The Puerto Rico Institute of Statistics filed a motion at the San Juan Superior Court reiterating its request for declaratory judgment and injunction requested following the legal controversy that arose last summer, related to the composition of its Board, which has not yet been resolved.
The request was filed as a prelude to an argumentative hearing has been scheduled for Feb. 27, so the parties’ lawyers argue their respective motions and evaluate the possibility of resolving the case with statements that have been submitted.
The legal recourse exposed how the lack of a Board of Directors represents “a real and serious damage” to the implementation of the Institute’s Organic Law (Act 209-2003), particularly related to the control functions and statistical products, as well as deciding on disputes over those not in compliance with orders requesting information issued by the executive director.
“Six months have passed since the start of this litigation, and the Institute, as well as in some cases among the general public in Puerto Rico, the United States and around the world have begun to see the effects,” the Institute stated in its motion, which lists the harm the agency has suffered in the absence of a Board of Directors.
Without the Board of Directors, the Institute has been unable to:
- Set standards, nomenclatures and classification of methods that the government must follow to estimate the number of deaths related to Hurricanes Irma and María, and then monitor the quality and reliability of statistical products generated by the government related to the deaths. “The president of the American Statistical Association, the professional association of the world’s largest statistical agencies, wrote a letter last month to the governor to express its disappointment at the exclusion of experts from the Institute in accounting for hurricanes-related deaths, in Executive Order 2018-01,” the motion stated.
- Approve the hiring of an expert engineer to provide technical assistance to the Puerto Rico Electric Power Authority so that it can, for the first time, provide the federal government statistics for each generating plant, as required by the S. Energy Information Administration of each electric power supplier in the United States. Without those statistics, it has not been possible to design an appropriate recovery plan for the electrical system after last year’s hurricanes destroyed it.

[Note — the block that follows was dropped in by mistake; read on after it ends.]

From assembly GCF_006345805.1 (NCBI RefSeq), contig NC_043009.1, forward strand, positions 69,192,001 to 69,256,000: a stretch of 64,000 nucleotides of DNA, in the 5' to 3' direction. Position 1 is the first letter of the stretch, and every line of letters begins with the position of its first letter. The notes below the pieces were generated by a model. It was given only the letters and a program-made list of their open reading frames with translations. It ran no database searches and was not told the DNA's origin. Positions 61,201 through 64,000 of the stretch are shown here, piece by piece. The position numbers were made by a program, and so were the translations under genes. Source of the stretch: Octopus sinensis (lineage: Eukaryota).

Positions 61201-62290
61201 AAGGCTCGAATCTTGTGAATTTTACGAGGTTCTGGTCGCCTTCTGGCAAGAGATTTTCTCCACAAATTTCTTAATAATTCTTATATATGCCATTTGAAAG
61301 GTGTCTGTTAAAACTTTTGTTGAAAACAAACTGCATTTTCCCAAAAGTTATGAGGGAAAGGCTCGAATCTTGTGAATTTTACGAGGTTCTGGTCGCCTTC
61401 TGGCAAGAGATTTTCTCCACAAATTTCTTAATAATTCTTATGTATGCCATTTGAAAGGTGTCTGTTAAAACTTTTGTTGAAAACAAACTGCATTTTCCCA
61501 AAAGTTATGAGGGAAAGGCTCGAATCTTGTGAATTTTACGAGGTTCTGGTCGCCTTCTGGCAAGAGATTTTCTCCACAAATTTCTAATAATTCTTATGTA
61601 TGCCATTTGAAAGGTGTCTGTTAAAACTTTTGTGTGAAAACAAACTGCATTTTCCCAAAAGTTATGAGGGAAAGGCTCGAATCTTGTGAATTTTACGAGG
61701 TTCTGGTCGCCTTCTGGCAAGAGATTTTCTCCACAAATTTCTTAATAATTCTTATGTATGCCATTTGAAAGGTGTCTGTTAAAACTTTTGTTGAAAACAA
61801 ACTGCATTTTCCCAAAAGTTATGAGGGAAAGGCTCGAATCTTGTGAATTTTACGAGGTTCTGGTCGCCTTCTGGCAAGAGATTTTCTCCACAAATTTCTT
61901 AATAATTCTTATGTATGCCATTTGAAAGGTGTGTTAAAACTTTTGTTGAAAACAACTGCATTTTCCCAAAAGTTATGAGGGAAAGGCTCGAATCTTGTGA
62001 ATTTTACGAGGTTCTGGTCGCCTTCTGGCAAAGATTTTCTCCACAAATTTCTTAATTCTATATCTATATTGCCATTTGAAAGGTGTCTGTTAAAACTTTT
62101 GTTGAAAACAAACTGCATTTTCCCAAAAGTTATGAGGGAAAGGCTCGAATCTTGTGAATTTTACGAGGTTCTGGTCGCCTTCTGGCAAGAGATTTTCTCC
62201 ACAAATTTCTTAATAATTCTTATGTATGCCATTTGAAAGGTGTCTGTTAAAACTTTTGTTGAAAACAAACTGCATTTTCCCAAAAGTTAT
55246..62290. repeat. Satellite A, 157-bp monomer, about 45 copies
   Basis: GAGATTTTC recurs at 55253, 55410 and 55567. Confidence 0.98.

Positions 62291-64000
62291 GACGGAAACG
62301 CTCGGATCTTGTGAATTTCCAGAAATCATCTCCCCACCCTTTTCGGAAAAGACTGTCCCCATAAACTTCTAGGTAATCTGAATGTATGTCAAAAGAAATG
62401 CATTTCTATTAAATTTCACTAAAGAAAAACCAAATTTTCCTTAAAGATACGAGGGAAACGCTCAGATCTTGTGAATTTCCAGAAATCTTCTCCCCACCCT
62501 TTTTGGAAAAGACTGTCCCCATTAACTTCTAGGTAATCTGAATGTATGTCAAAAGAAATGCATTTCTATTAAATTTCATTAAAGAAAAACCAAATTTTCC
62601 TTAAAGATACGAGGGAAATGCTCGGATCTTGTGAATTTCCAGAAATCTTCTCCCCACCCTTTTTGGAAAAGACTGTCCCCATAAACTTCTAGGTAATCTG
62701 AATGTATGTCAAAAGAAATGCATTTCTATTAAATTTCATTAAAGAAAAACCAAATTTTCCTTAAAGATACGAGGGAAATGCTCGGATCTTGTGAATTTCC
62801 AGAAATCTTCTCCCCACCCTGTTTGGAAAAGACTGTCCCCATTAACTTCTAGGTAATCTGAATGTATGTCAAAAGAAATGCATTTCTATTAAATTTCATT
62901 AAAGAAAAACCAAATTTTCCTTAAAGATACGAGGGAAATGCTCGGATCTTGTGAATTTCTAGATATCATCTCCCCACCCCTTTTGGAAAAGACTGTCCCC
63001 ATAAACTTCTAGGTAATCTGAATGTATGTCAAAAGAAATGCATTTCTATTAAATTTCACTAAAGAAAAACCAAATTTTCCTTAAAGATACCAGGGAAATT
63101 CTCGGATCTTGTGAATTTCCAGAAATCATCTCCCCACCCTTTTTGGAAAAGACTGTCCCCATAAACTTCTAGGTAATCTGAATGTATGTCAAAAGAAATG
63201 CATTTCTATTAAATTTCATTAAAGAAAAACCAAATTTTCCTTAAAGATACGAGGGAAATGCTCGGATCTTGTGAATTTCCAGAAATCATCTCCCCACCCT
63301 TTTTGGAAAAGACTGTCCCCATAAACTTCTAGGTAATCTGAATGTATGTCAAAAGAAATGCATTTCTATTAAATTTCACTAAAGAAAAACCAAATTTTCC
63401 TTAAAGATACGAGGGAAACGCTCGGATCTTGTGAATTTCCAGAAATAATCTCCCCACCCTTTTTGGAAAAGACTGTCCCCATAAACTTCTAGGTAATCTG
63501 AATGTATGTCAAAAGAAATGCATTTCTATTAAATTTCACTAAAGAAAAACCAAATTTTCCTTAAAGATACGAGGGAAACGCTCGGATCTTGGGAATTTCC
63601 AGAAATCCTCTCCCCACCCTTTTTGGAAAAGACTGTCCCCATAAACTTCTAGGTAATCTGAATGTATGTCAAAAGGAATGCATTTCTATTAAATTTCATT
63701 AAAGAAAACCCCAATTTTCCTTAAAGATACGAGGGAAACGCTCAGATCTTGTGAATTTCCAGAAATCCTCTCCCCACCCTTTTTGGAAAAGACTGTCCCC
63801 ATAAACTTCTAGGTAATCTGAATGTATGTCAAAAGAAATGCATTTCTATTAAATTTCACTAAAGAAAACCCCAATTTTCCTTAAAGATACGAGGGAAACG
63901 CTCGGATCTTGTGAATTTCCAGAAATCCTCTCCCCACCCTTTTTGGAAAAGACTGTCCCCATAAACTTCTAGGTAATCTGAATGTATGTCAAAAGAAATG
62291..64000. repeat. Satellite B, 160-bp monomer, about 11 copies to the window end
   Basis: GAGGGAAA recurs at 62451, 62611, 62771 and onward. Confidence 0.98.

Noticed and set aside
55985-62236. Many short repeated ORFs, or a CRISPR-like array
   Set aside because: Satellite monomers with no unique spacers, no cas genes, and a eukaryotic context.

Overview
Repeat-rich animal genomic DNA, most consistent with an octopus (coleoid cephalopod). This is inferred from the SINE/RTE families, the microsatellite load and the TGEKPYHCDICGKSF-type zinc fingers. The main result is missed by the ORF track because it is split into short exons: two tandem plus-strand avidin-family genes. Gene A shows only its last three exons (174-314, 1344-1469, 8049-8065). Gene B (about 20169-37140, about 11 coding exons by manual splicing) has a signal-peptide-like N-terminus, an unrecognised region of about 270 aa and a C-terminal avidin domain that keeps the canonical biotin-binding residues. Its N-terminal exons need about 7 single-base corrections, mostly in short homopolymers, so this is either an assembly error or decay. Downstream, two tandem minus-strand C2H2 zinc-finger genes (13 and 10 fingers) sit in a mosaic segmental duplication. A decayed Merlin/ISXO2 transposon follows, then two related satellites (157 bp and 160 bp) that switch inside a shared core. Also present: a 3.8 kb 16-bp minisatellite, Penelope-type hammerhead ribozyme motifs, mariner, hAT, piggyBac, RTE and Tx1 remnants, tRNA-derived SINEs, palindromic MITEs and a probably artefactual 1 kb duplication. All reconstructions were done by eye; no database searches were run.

- Answer numerous requests for information, which has virtually halted the implementation of Law 187-2015, also known as Interagency Portal Validation for the Granting of Economic Development Incentives Act, an anti-corruption and transparency tool, which facilitates interagency oversight of the tax incentives granted by public agencies to private entities.
- Recruit the resources to carry out the Consumer Spending Survey, which the Institute planned to start this year, after a two-decade absence of such information.
“The damage caused to Puerto Rico is real. In the absence of a Board of Directors, the Institute has failed to take action to ensure that statistics on the impact of hurricanes are reliable and meet methodologies and criteria of quality, at a time when the whole world has questioned the Puerto Rico government’s statistics,” the Institute’s legal recourse stated.
The Institute also asked the Court to issue the requested Declaratory Judgment and injunction so the Institute can have certainty about who legally composes its Board of Directors and can meet pending and future issues as required by Law 209-2003.
Furthermore, the Institute’s motion referred to a recent letter from the Financial Oversight and Management Board for Puerto Rico, which in essence rejected the “removals” of four Board members last year. Aside from questioning the constitutionality of how Gov. Ricardo Rosselló removed the officials.